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Northeastern North America as a potential refugium for boreal forests in a warming climate

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Science  17 Jun 2016:
Vol. 352, Issue 6292, pp. 1452-1455
DOI: 10.1126/science.aaf4951

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A future for boreal forests

Conservation under climate change presents the challenge of predicting where will be suitable for particular organisms and ecological communities in the future. D'Orangeville et al. assess the probable future range for boreal forests in eastern North America, which are expected to be subject to large temperature increases in their natural range. Using tree-ring data from many thousands of forest stands, they delineate the geographical extent of the region where tree growth responds favorably to higher temperatures and where the forest should persist at least until 2070.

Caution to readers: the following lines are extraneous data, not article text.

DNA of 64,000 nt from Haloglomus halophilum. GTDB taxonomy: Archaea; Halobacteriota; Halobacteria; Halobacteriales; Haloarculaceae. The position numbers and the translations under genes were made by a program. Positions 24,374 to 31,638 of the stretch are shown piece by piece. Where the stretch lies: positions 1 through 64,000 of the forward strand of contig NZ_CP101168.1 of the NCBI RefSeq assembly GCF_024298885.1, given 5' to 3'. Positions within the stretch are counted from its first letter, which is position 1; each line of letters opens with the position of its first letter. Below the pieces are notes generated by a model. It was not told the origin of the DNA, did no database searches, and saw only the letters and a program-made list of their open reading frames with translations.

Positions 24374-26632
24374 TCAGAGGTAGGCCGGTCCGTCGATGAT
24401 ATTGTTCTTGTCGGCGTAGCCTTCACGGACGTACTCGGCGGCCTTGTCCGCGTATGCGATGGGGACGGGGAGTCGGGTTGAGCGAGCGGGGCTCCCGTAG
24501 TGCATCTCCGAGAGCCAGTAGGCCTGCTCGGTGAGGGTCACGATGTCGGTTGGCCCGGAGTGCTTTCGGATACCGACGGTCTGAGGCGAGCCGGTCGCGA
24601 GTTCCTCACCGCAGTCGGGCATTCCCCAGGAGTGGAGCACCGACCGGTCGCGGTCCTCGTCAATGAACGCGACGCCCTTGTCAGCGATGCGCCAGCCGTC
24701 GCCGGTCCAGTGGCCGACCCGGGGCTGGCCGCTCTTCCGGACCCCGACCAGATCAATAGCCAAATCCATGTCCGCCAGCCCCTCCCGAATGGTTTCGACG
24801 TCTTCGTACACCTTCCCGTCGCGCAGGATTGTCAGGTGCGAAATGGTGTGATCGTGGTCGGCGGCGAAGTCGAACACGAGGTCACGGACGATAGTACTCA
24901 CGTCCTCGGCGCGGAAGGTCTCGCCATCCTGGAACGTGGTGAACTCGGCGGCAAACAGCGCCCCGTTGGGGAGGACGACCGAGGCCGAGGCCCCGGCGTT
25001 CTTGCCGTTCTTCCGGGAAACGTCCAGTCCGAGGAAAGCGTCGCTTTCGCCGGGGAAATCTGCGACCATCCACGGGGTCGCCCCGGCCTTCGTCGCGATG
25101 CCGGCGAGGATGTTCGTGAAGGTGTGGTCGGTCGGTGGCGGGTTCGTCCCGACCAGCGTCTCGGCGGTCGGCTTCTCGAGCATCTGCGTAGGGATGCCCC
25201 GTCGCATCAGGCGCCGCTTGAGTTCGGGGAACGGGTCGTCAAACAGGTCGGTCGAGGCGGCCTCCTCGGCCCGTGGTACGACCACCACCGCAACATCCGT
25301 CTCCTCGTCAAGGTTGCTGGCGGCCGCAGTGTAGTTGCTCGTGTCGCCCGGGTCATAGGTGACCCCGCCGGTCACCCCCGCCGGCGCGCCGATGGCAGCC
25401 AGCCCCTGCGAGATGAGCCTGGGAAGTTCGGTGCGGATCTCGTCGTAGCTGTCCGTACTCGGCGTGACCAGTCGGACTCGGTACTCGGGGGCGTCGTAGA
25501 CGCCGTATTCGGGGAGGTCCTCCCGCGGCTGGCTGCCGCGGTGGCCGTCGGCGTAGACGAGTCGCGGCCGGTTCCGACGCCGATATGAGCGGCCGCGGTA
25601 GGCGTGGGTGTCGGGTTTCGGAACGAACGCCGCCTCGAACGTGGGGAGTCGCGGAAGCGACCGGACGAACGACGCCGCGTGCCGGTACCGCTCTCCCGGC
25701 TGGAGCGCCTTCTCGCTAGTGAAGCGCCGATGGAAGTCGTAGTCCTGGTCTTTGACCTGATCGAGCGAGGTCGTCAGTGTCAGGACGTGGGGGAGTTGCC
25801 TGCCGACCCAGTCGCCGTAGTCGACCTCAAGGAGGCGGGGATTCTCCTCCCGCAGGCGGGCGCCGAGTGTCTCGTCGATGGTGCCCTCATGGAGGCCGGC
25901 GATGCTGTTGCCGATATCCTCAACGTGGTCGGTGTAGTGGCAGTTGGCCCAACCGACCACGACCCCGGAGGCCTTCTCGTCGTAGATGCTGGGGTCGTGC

Science, this issue p. 1452

Abstract

High precipitation in boreal northeastern North America could help forests withstand the expected temperature-driven increase in evaporative demand, but definitive evidence is lacking. Using a network of tree-ring collections from 16,450 stands across 583,000 km2 of boreal forests in Québec, Canada, we observe a latitudinal shift in the correlation of black spruce growth with temperature and reduced precipitation, from negative south of 49°N to largely positive to the north of that latitude. Our results suggest that the positive effect of a warmer climate on growth rates and growing season length north of 49°N outweighs the potential negative effect of lower water availability. Unlike the central and western portions of the continent’s boreal forest, northeastern North America may act as a climatic refugium in a warmer climate.

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